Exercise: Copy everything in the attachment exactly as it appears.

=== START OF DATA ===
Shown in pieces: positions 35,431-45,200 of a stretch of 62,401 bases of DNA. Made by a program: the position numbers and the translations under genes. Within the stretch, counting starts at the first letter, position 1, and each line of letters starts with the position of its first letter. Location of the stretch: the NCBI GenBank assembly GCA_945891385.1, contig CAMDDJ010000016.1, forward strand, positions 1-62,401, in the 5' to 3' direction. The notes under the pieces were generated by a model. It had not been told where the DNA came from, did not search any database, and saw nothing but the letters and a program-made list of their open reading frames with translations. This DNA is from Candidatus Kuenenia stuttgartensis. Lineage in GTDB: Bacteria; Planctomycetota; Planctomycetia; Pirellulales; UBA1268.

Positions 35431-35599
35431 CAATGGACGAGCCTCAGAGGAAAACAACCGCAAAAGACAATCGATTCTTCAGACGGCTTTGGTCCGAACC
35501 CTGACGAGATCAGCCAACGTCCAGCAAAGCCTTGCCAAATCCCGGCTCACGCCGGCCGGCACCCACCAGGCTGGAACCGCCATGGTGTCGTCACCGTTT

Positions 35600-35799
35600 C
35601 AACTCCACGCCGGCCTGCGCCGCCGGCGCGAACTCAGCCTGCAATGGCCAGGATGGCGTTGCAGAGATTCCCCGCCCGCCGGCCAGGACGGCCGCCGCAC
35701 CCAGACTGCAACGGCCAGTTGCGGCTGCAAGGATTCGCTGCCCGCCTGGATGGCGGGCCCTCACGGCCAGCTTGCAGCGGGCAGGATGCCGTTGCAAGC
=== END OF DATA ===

Shown in pieces: positions 35,431-45,200 of a stretch of 62,401 bases of DNA. Made by a program: the position numbers and the translations under genes. Within the stretch, counting starts at the first letter, position 1, and each line of letters starts with the position of its first letter. Location of the stretch: the NCBI GenBank assembly GCA_945891385.1, contig CAMDDJ010000016.1, forward strand, positions 1-62,401, in the 5' to 3' direction. The notes under the pieces were generated by a model. It had not been told where the DNA came from, did not search any database, and saw nothing but the letters and a program-made list of their open reading frames with translations. This DNA is from Candidatus Kuenenia stuttgartensis. Lineage in GTDB: Bacteria; Planctomycetota; Planctomycetia; Pirellulales; UBA1268.

Positions 35431-35599
35431 CAATGGACGAGCCTCAGAGGAAAACAACCGCAAAAGACAATCGATTCTTCAGACGGCTTTGGTCCGAACC
35501 CTGACGAGATCAGCCAACGTCCAGCAAAGCCTTGCCAAATCCCGGCTCACGCCGGCCGGCACCCACCAGGCTGGAACCGCCATGGTGTCGTCACCGTTT

Positions 35600-35799
35600 C
35601 AACTCCACGCCGGCCTGCGCCGCCGGCGCGAACTCAGCCTGCAATGGCCAGGATGGCGTTGCAGAGATTCCCCGCCCGCCGGCCAGGACGGCCGCCGCAC
35701 CCAGACTGCAACGGCCAGTTGCGGCTGCAAGGATTCGCTGCCCGCCTGGATGGCGGGCCCTCACGGCCAGCTTGCAGCGGGCAGGATGCCGTTGCAAGC